Traveler's Test

The art of traveling non-alone (an introvert’s guide)

The art of traveling non-alone (an introvert’s guide)

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Tips about how to travel alone and how to learn to appreciate the solitude on the road are everywhere. As if not being alone is the most natural thing.

No one, however, speaks about how hard traveling with other people can actually be. About the desire to be alone with yourself while someone is ardently telling the story of their life; about the incessant requirement to be part of the conversation because otherwise people would consider you a weird fellow; about minding others every whim, mood, wish… In a world full of extroverts who want to share every moment with others, it gets harder and harder to be an introvert.

An introvert’s comfort zone is a lesson others learn to master all their lives – being alone.

If you are an introvert and all of that sounds familiar, then this article is for you.

In order to survive as an introvert on a trip shared with others, you only need a little:

Patience. Yeah, alright – a little more patience. Patience to hear out the pain of the old lady sitting next to you or to put up with the screams of the high school students in the next compartment. Patience to wait for those who are late again and not to go to sleep because the others want to have fun a little longer. But where does this patience come from? Taking a deep breath? Meditating? Taking everything as a joke? Try anything, something is bound to work. It’s hard but when you see hardship as a game or yet another adventure, it all works out somehow. And don’t forget that this will not last forever – soon the journey will be over and you don’t want to remember (only) the bitter and sulky moments.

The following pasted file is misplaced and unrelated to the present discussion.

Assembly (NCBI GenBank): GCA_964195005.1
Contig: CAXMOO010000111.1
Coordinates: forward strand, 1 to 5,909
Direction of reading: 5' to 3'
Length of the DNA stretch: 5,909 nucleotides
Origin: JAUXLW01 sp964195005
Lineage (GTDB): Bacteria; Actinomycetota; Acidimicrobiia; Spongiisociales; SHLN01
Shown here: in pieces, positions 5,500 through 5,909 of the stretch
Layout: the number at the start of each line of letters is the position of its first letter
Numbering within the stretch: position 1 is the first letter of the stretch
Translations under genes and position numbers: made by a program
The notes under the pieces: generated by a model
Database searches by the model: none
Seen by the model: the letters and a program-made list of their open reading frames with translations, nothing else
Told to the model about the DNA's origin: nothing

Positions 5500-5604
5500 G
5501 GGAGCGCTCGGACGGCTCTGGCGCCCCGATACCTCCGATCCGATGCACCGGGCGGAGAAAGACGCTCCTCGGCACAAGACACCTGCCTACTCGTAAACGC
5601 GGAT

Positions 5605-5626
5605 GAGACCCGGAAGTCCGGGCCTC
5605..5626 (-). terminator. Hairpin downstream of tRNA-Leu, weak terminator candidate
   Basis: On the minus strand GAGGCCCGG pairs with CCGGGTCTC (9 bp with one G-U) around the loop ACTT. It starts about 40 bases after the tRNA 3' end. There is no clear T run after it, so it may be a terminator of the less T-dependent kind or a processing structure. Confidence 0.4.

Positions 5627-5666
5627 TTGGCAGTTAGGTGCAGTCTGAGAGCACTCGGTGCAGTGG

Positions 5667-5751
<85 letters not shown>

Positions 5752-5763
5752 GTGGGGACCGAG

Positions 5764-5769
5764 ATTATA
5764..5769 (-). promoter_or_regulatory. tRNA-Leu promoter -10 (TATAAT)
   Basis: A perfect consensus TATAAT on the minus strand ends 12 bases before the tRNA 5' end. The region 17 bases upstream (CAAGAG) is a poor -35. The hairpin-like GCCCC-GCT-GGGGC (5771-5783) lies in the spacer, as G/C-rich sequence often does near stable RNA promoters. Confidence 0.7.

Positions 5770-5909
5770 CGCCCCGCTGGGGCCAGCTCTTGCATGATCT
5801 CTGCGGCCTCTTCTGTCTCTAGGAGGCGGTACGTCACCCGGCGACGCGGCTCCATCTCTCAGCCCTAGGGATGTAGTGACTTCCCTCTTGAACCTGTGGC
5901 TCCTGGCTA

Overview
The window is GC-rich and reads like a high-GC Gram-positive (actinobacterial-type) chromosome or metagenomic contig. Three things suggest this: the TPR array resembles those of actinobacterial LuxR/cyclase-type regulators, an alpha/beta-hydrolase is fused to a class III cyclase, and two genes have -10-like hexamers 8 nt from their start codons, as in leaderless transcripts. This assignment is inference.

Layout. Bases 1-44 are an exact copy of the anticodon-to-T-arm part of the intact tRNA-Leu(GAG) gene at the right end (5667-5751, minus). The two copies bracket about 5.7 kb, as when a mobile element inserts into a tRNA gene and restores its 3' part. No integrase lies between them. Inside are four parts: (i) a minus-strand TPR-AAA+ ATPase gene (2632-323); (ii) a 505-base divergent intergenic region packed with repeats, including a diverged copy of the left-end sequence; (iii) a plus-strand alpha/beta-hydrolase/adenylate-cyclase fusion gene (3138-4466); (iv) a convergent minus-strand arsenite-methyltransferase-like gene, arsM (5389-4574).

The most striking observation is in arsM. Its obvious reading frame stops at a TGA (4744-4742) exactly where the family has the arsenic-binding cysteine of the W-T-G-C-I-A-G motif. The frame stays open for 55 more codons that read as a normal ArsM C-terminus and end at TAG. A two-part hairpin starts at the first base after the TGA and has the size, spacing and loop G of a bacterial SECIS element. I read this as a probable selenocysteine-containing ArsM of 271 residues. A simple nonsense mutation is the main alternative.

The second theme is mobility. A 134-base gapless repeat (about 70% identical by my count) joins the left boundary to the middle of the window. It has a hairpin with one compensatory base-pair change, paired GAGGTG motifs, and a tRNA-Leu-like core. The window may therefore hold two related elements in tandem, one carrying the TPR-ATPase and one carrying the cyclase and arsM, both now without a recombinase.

Headphones. Music and books are an introvert’s best friends, especially in the hostile company of strangers. Putting your headphones is in itself a non-verbal cry to the others that you do not want to talk to them and you prefer to stay isolated with your own thoughts. Plus, the headphones neutralize the sound of the loud voices of other passengers or the ever crying baby on the plane that, why it always happens like that, is sitting right behind you.

Writer’s spirit. Just think about the stories you can tell later. About the characters you can soak up and recreate into words. An introvert’s typical feature is that they prefer to observe and listen rather than actively participate in whatever is happening. Imagine you are a writer “hunting” for events and characters. Or perhaps you would prefer to play by turning into a completely different person – open to the others, talkative and funny. Just for tonight. Just for fun. Just to see what it is like.